As for the ending (the last 50 or so pages), it has the exact opposite problem.  I'm not going to give it away, but, in terms of style, I really had the sense that the last forty pages were rushed, as if Bacigalupi suddenly looked at his watch and said "Oh crap, look at the time!  I'm sorry to have kept you.  Where was I?  Oh yes.  Right, that happened, and then some more stuff happened (and that was very sad), and then it ends."  And that's a crying shame, because I was willing to commit the time to reading the "extended version", if he'd written one.  It's like his pen was running out of ink, so he sacrificed quality for getting-it-done.  Or worse:  like he'd grown tired of writing and researching the danged thing and just wanted it done.

As for the middle 250+ pages, , I couldn't put it down.  The middle makes the book worthwhile.

What I really found refreshing about the book is that it's not set in a place I'm familiar with.  Quite frankly, I'm sick to death of futuristic stories set in the U.S., to the point where I probably won't read it.  Children of Men at least is set in the UK, but even then, it's familiar territory.  (For the record, I watched most of the movie, haven't read the book yet.)

But The Windup Girl is set in Thailand, a place I know almost nothing about (save from what I learned in The King and I), but which has its own rich history and future-history, and which has its own neighbouring rivals and pressures, its own ecosystem, its own weather patterns, its own personality relative to the countries that surround it, and its own aspirations.

And it's not homogenous either:  there are all manner of cultures - most of the Asian, for which I'm glad - plus a wide range of religions and beliefs.

On top of that, you have people from similar backgrounds who have differing personalities - an absolute must, when you don't want to accuse one ethnic group or another of being corrupt, or greedy, or cowardly, or saintly.  What you get, then, is a kaleidoscope of characters - and a fresh pair of eyes to go with it.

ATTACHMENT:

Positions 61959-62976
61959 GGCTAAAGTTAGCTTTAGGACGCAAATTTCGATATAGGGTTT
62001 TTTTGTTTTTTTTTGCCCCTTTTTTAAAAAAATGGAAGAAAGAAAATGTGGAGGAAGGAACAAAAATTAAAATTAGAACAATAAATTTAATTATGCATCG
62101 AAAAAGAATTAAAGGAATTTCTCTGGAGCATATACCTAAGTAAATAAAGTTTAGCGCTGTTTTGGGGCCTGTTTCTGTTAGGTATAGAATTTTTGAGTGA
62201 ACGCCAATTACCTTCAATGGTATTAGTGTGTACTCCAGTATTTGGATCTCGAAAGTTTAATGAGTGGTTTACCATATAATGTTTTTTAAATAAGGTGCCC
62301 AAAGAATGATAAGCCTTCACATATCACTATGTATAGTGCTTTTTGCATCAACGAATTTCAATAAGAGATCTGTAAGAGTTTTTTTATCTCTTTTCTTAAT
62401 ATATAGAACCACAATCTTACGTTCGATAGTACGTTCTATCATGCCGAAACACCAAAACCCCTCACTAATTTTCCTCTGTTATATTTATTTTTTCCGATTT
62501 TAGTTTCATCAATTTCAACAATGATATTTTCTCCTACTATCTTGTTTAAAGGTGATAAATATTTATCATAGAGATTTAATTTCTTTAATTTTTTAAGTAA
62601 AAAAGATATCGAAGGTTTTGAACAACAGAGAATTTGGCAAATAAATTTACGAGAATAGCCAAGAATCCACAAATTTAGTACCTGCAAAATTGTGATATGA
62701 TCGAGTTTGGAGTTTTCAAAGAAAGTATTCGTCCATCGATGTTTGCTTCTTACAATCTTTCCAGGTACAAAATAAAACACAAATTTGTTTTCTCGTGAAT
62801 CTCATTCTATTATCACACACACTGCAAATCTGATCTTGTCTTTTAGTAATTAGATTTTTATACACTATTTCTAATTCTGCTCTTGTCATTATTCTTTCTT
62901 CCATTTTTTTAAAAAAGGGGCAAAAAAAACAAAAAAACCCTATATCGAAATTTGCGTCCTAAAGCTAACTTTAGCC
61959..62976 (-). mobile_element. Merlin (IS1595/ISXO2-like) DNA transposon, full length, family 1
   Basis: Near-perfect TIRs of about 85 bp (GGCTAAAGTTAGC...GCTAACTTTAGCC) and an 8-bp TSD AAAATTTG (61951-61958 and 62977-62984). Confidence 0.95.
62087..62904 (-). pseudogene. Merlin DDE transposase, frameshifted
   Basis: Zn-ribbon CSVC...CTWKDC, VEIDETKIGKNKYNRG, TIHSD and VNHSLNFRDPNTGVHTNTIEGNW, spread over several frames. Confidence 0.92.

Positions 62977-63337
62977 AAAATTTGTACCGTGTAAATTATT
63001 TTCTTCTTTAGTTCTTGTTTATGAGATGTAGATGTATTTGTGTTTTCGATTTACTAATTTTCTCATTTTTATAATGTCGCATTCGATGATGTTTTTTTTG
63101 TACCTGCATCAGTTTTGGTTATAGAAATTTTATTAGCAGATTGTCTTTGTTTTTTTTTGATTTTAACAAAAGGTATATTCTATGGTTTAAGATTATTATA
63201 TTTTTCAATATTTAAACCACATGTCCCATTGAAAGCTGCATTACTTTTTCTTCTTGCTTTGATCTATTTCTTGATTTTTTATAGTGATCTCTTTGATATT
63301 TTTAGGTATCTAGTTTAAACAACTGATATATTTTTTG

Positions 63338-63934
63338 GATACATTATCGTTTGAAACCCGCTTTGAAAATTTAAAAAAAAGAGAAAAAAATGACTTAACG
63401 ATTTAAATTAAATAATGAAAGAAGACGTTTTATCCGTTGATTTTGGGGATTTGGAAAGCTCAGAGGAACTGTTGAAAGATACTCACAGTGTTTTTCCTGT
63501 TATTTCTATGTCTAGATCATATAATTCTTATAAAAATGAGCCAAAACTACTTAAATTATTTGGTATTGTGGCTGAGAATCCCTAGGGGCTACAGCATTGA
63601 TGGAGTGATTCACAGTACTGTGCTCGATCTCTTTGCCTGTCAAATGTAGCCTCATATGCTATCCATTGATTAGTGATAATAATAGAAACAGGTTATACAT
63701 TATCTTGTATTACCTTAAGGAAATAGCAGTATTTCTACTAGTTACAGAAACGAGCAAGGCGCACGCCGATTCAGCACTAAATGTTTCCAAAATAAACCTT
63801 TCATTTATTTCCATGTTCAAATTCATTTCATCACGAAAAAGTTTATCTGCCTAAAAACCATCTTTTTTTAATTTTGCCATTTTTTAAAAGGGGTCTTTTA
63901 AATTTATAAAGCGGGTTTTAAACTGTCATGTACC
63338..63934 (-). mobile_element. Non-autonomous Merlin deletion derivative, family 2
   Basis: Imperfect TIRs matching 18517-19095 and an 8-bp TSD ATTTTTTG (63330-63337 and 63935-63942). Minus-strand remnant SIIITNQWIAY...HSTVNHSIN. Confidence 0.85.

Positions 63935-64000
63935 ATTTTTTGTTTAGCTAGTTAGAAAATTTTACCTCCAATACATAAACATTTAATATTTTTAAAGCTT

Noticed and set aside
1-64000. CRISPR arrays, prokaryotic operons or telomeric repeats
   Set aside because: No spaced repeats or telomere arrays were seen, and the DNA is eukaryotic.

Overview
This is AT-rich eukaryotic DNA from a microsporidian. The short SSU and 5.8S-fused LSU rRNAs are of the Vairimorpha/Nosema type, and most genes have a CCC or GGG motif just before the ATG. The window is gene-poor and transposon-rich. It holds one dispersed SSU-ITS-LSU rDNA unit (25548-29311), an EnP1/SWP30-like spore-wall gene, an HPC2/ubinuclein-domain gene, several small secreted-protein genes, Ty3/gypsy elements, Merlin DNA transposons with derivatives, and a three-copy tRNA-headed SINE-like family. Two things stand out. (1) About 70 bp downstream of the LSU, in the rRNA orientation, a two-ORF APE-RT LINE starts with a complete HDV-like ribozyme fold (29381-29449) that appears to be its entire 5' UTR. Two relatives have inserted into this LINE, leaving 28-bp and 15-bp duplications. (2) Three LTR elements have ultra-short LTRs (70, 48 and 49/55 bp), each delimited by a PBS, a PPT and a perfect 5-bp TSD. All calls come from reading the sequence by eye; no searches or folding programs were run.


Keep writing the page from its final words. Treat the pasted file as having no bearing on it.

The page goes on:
The personalities of each character affect their reactions to evolving situations; their actions affect other characters, who act and react according to their personalities and to the changing situations; and the situations in turn influence their personalities.  Oh, and just because he does it right, Bacigalupi also gives characters back stories that show how many of these concurrent personalities have evolved over time, and why.  Brilliant.

The characters themselves are not static, either.  They may or may not learn from their experiences; they may or may not be redeemable; they may be 60% good and 40% rotten, or 40% rotten, 50% selfish, and 10% saintly - you never know, and you won't know as you turn from one page to the next.  It's know...real people.

Character driven?  Plot-driven?  Understatement.  The Windup Girl is the ideal blend of plot and character, where the two are simply inseparable.  Character drives plot, plot causes characters to react.  Very elegant.

Cover of German translation
And like I said in the beginning, what he's writing about - bio-terrorism, genetic engineering, corporate greed versus ecological sustainability - it's already happening now.  Read up on companies like Monsanto, who, on the surface, are trying to overcome real-world challenges, like drought, poor soil conditions, and disease.  Then step back and realize that the genetically engineered (read "patented") seeds are actually sterile, meaning you are utterly reliant on the company to buy fresh seed, season after season.  More importantly, cut away the debate about genetically modified foods and give a harsh, critical look at the practices of the companies that sell them.  (I highly recommend reading this article, even if you don't read The Windup Girl.)